1978 FCC Can Regulate Indecent Speech

The U.S. Supreme Court, in FCC v. Pacifica Foundation , allows the Federal Communications Commission to regulate indecent speech broadcast over the air. The Court says the FCC can channel broadcasts that contain indecent language to late-night hours, when children are less likely to be listening.

1980 Court Establishes Commercial Speech Test

In Central Hudson Gas & Electric Corp. v. Public Service Commission , the U.S. Supreme Court decides that a state ban on promotional advertising by the electric utility is unconstitutional. The ruling sets up a four-part test to decide when commercial speech can or cannot be regulated: (1) It must not be misleading or involve illegal activity (2) The government interest advanced by the regulation must be significant (3) The regulation must directly advance the government interest (4) The regulation must be limited to serving the asserted government interest.

1982 School Board Cannot Ban Library Books

In Board of Education v. Pico , the U.S. Supreme Court rules that a school board’s decision to remove books from the school library based simply on their content violates the First Amendment’s free speech right. The Court says the First Amendment protects the right to receive information and ideas. The justices allow that books that are “pervasively vulgar” or educationally unsuitable can be removed.

1982 Justices Rule Child Porn Not Protected

In New York v. Ferber , the U.S. Supreme Court holds that the First Amendment does not protect child pornography. Child pornography joins certain categories of speech – libel, “fighting words,” words that present a “clear and present danger” of violence, and obscene material – that are considered to have such negative consequences that it is acceptable for the government to restrict them.

1983 Public Employees’ Free Speech Right Defined

In Connick v. Myers , a landmark free-speech ruling for public employees, the U.S. Supreme Court says that an assistant district attorney’s free speech right was not violated when she was fired for distributing a questionnaire about internal office practices to fellow prosecutors. At least one of Myers’ questions related to a matter of public concern: whether assistant prosecutors felt pressured to work in political campaigns. But, relying on its 1968 Pickering ruling, the Court decides that the employer’s interest in a disruption-free workplace outweighs the employee’s right to comment on an issue of public concern.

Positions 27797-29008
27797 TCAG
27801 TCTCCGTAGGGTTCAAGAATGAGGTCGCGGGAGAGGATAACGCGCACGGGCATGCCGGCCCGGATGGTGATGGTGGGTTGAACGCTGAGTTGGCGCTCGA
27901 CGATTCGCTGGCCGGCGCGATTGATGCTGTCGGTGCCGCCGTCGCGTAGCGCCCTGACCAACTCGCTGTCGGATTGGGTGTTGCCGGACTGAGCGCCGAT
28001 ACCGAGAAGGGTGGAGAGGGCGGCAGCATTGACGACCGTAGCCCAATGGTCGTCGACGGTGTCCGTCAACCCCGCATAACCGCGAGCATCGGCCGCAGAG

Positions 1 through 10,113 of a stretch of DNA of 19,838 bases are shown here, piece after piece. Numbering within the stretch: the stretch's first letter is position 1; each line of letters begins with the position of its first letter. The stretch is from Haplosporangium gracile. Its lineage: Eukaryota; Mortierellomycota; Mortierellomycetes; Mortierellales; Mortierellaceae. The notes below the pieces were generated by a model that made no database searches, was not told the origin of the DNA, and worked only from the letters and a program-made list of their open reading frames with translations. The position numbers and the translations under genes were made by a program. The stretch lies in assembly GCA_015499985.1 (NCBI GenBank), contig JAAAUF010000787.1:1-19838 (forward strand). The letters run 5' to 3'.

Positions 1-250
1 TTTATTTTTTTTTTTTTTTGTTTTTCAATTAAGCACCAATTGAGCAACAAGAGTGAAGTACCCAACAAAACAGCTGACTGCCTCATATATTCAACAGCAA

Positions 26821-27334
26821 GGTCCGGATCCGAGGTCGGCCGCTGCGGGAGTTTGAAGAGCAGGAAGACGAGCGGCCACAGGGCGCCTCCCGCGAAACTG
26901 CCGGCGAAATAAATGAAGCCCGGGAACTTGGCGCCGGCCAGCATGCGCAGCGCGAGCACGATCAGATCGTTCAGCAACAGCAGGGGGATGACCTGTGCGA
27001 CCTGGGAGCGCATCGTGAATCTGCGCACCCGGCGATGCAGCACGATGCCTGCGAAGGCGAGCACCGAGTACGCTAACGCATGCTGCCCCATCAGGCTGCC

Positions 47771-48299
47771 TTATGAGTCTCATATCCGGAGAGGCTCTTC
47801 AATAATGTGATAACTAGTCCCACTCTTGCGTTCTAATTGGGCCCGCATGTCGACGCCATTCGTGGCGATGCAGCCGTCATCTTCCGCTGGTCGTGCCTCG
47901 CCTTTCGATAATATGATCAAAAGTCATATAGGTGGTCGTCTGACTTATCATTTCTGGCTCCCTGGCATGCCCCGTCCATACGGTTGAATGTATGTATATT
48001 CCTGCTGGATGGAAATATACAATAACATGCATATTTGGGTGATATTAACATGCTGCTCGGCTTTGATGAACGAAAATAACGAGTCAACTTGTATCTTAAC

1985 Anti-Pornography Law Is Struck Down

In American Booksellers Association v. Hudnut , the 7th U.S. Circuit Court of Appeals strikes down an Indianapolis anti-pornography law. The law had not used the court’s guidelines for deciding what is “obscene” material. The court finds that the law unconstitutionally targeted a certain viewpoint and allowed the government to decide which ideas are good or bad.

1986 Court: Student’s Lewd Speech Not Protected

In Bethel School District v. Fraser , the U.S. Supreme Court decides that a high school senior’s free speech right was not violated when he was disciplined for making a lewd speech at an assembly. Previously, in Tinker v. Des Moines Independent Community School District , the justices had said students do not “shed their constitutional rights” at the schoolhouse door. Chief Justice Warren E. Burger writes that schools can prohibit lewd speech because it is inconsistent with the “fundamental values of public school education.”